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Royal Hospital Chelsea

Join us for a celebration of history from the heart of Chelsea

The past will be brought to life in an immersive mixture of physical and virtual events for the Chelsea History Festival 2021.

In response to the pandemic, the 2020 festival hosted a varied programme with events both in person and online. This year, the festival will focus on bringing people back to historic Chelsea – the perfect stage to explore, debate and celebrate history. Our online events reached a global audience and this year we will maintain that with a number of online only and hybrid events.

Taking place in the heart of London in partnership with three iconic institutions: the National Army Museum, Royal Hospital Chelsea and the Chelsea Physic Garden, this year’s diverse festival will host over 70 exciting physical and virtual events with more than 15 headline speakers, including James Holland, Olivette Otele and Jonathan Dimbleby, and feature a number of exclusive pre-publication launches.

Brand new for this year’s festival, the History Village in the heart of London will take visitors back through time to learn first-hand what life was like in Roman London or the First World War. This immersive outdoor event brings history to life with living historians, serving military units and local cultural organisations. Visitors will also have the opportunity to become knights in shining armour for the day as they clash blades at the Sword School, alongside a wide range of other family-friendly activities.

So many of the stories we tell about the past are about resilience and recovery, it feels more important than ever to gather and reflect on the history that makes us who we are. This year we will have a new bigger headline venue to keep our audience safe, an outdoor history street packed with fun for history lovers and all the family, and the largest and most varied speaker programme we’ve ever had. I hope you can join us.
Harry Parker

Creative Director, Chelsea History Festival

This year we have a range of physical and virtual events to stimulate, inspire and entertain

With our biggest line up of speakers yet, we will show you history in all its variety.

This year’s programme will cover a wide range of themes, from military to art history and social to natural history. The festival line-up launches with bestselling author and historian Julie Summers speaking to former editor-in- chief of British Vogue Alexandra Shulman about the ground-breaking work of her wartime predecessor Audrey Withers. Discover the intrepid story of Vogue in its most formative years, when Withers forged an identity for the magazine that went far beyond just fashion.

Headline speakers include Jonathan Dimbleby and Andrew Roberts will discuss Operation Barbarossa, Hitler’s invasion of Russia in June 1941, and the tangled web of consequences it had for all those involved. This operation, which saw millions of men killed, wounded, or registered as ‘missing in action’, would ultimately bring about the destruction of the Third Reich.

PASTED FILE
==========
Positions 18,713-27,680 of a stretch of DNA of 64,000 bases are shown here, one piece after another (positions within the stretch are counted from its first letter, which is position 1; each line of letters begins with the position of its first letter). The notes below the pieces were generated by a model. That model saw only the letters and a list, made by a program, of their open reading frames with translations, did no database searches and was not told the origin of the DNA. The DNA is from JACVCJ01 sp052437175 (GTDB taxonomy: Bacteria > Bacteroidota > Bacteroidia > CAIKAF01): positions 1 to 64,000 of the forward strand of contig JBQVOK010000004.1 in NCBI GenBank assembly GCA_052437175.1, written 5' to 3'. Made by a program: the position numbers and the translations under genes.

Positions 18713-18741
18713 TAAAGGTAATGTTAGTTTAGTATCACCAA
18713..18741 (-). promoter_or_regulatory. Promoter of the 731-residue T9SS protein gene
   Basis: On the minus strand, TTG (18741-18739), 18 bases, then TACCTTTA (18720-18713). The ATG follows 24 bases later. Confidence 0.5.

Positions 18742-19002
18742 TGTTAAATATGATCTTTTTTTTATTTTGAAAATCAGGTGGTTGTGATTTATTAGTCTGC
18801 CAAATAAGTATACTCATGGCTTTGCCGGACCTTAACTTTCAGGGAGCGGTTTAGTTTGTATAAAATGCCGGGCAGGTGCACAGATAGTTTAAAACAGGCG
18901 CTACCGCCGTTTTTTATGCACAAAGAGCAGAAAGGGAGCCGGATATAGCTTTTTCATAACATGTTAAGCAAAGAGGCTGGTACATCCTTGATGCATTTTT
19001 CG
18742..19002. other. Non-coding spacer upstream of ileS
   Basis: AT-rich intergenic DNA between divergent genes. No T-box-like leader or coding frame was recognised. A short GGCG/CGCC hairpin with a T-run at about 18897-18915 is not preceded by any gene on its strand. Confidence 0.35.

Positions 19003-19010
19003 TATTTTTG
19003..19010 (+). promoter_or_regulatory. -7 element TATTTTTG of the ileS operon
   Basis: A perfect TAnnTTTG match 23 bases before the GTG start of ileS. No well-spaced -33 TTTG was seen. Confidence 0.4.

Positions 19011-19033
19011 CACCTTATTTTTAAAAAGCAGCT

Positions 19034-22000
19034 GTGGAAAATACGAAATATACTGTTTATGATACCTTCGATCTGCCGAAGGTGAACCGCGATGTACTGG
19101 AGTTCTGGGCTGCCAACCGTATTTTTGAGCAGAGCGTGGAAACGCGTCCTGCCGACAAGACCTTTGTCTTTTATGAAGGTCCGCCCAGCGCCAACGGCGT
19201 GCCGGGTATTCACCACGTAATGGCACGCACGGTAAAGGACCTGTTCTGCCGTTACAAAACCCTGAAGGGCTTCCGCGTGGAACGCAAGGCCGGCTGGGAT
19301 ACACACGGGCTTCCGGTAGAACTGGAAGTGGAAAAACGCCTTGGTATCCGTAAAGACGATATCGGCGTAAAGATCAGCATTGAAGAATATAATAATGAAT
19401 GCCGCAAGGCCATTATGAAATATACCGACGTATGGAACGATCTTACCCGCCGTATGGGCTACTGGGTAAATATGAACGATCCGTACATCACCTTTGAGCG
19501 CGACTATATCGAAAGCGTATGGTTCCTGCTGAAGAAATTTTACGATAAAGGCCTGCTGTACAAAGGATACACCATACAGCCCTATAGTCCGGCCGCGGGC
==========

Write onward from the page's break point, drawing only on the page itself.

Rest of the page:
The festival will feature a number of pre-publication exclusives including Helen Fry with her new book Spy Master, which dives deep into the secretive life of Thomas Kendrick the secret agent who saved MI6. Other festival exclusives include a first look at A War of Empires: Japan, India, Burma and Britain, 1941-45 with Robert Lyman and, ahead of the launch of his latest book, James Holland will bring to life the story of the Sherwood Rangers, an elite tank regiment who played a pivotal role in the final months of the Second World War.

Other highlights include Catherine Ostler who will be examining the astounding life of Elizabeth Chudleigh, radically re-evaluating her life, her behaviour and her legacy. And Shrabani Basu will uncover the story of a real-life criminal case that took place in Edwardian England, featuring Arthur Conan Doyle as the detective.

In a unique event developed especially for the Chelsea History Festival, renowned historians Olivette Otele and Peter Frankopan consider the challenges of telling the stories of people and places that are often overlooked.

Sixty years on from the release of EH Carr’s influential text What is History?, contributors to the ground-breaking new collection What is History, Now? will unpick the burning questions facing historians today. The panel will be chaired by the collection’s editors Suzannah Lipscomb and Helen Carr, great-granddaughter of EH Carr.

We will explore the influence that trees have had on our culture, myths and history with writer and photographer Archie Miles as he tells us the stories of Trees That Made Britain, while Jonathan Drori will take us on a fascinating botanical journey across the world, exploring the historical and cultural significance of a wide variety of plants.

2020 Festival Highlights

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